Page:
I read the article recently posted by Tanya Raheel on why women need to change the conversation around money and finances. While I can't relate to her conversation about weird cosmetic procedures and hormonal health, I can say I agree that women need to act sooner, and much more aggressively, when it comes to their financial health.
Ms. Raheel mentioned that she is concerned about the increase in bankruptcies among women in Canada each year. While the aggregate number of women filing bankruptcies is on the decline (as are the number for men) due simply to our recovering economy, her comments spurred me to dig deeper into our Joe Debtor study to look for some trends.
First, the percentage of women who are filing bankruptcy in Canada has increased relative to men in recent years. In our 2013 study, 43 per cent of all insolvent debtors were female. This was up from 42 per cent two years earlier. Yet this is down from 44 per cent in our 2008 study. So what's happening?
It's entirely possible that in good times, women are not as likely to be the beneficiaries of an economic recovery as are men. The reason for this may be the fact that more women are earning a lower income, and more are finding themselves facing financial challenges alone.
Looking at our study, the percentage of women filing bankruptcy who were living on their own, either because they were single, divorced or widowed, increased over the four year study period. The largest growth occurred in women who were divorced or separated.
We also saw an alarming increase in the percentage of female single parents declaring bankruptcy. This same rate for male single parent debtors was both much lower and barely changed.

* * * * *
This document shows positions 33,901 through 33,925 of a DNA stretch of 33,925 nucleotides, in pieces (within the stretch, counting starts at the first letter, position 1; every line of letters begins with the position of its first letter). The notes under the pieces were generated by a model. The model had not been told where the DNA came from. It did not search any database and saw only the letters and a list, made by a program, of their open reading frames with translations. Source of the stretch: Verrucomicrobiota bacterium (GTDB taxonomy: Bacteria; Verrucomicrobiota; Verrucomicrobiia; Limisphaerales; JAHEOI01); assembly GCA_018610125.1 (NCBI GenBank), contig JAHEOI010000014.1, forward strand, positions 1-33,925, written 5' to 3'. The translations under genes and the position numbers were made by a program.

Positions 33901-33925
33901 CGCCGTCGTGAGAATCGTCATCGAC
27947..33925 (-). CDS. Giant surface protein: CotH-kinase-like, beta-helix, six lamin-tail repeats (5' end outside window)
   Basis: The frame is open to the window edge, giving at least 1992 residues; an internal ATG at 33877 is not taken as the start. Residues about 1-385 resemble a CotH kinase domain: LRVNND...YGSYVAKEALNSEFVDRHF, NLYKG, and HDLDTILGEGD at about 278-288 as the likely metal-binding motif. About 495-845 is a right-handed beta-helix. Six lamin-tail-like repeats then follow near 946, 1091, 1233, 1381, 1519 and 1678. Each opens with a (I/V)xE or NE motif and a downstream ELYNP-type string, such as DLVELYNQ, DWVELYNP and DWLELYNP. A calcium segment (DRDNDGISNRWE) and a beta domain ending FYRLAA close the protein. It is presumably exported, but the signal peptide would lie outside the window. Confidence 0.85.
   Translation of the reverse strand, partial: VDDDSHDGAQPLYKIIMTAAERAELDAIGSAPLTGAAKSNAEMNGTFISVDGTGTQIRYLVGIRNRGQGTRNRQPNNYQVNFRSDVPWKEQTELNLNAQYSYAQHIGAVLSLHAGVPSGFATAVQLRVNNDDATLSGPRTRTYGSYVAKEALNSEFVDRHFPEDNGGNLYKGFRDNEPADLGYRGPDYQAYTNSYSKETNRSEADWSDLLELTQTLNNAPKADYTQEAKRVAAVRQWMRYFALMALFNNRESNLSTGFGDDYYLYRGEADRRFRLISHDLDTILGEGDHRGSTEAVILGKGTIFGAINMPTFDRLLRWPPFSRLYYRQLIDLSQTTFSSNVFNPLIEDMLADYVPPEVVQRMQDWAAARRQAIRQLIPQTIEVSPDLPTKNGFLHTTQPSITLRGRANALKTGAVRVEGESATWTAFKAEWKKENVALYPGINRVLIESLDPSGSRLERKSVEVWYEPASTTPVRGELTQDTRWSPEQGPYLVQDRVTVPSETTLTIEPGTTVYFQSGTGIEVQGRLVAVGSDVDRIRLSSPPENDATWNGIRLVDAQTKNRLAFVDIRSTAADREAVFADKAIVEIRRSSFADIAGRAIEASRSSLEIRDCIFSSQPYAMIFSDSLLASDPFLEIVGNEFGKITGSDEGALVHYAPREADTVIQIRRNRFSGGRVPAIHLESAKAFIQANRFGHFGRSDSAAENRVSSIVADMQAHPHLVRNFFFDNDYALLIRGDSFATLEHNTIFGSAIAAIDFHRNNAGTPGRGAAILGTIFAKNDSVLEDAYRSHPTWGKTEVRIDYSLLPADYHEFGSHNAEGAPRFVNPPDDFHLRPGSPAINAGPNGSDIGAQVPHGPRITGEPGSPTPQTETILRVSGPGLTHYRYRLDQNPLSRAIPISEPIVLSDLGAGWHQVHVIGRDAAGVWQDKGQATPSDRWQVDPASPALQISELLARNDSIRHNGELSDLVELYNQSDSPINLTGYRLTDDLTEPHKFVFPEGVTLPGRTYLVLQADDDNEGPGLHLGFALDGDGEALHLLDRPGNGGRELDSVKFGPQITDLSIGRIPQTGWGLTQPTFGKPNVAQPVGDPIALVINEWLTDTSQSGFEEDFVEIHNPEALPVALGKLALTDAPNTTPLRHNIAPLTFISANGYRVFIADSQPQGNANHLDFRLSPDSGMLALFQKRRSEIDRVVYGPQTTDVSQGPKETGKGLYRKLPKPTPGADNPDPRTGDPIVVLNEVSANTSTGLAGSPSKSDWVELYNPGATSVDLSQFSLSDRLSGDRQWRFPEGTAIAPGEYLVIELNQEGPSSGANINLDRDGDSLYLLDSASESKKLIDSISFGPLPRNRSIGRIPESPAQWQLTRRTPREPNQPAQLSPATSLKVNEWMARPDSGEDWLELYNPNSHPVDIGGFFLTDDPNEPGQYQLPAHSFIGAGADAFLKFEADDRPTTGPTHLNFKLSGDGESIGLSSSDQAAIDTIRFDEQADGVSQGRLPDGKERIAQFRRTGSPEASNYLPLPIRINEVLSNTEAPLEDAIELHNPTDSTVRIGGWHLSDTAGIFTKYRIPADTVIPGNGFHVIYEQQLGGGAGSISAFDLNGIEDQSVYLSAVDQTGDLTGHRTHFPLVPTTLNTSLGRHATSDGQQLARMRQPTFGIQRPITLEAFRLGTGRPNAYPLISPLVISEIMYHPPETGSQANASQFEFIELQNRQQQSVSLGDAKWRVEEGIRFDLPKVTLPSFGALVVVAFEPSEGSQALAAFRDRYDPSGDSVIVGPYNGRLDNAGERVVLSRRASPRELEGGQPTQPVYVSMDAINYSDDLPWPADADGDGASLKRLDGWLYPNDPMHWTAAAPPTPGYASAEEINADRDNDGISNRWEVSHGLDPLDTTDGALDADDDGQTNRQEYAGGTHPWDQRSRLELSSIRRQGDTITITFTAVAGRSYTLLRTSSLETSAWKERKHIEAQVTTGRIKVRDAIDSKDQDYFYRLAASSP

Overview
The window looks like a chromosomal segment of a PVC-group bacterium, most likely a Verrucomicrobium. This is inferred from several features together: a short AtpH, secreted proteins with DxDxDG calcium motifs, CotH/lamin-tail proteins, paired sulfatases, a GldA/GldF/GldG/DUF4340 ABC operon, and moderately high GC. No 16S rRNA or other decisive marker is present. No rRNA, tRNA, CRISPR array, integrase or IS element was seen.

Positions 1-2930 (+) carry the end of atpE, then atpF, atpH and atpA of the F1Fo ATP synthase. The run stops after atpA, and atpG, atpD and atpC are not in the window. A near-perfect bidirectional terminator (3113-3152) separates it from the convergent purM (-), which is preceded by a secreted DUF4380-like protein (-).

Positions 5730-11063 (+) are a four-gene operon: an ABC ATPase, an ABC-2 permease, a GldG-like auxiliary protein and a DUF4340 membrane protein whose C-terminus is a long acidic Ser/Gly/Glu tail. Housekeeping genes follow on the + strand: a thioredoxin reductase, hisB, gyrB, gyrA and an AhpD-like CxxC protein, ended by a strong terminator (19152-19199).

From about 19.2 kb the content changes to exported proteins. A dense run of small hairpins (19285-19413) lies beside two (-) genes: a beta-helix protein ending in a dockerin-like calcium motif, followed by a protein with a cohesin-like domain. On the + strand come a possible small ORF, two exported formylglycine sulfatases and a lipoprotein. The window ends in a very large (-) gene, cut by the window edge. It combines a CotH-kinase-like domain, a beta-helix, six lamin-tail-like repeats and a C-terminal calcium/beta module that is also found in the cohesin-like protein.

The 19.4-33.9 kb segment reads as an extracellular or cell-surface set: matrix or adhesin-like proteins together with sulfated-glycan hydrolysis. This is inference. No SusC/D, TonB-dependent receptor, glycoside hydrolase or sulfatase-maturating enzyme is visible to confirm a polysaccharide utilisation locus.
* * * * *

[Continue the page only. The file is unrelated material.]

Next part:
The takeaway from all these statistics, even if they only highlight temporary trends, is that women need to take charge of their personal finances early, and aggressively. I recently talked with Dr. Lee Anne Davies in our Debt Free in 30 podcast about just this issue.
Dr. Davies told me: "I am very concerned when I see young women not really taking control of their finances and we're still seeing that issue. Women need to understand money at all ages."
Dr. Davies specifically talked about the issue of women taking personal responsibility for their money, even when their spouse is the primary person handling the household finances. This becomes increasingly important if marital issues around money are followed by divorce.
At all stages of their life, and family circumstances, women should work to fully understand the state of their finances. They need to take charge, and take action if necessary, to make sure they are heading in the right direction, and are fully in charge of their financial future. Where money is concerned, whether you are a man or a woman, you must be aware and take charge of all aspects of your financial life.
ALSO ON HUFFPOST: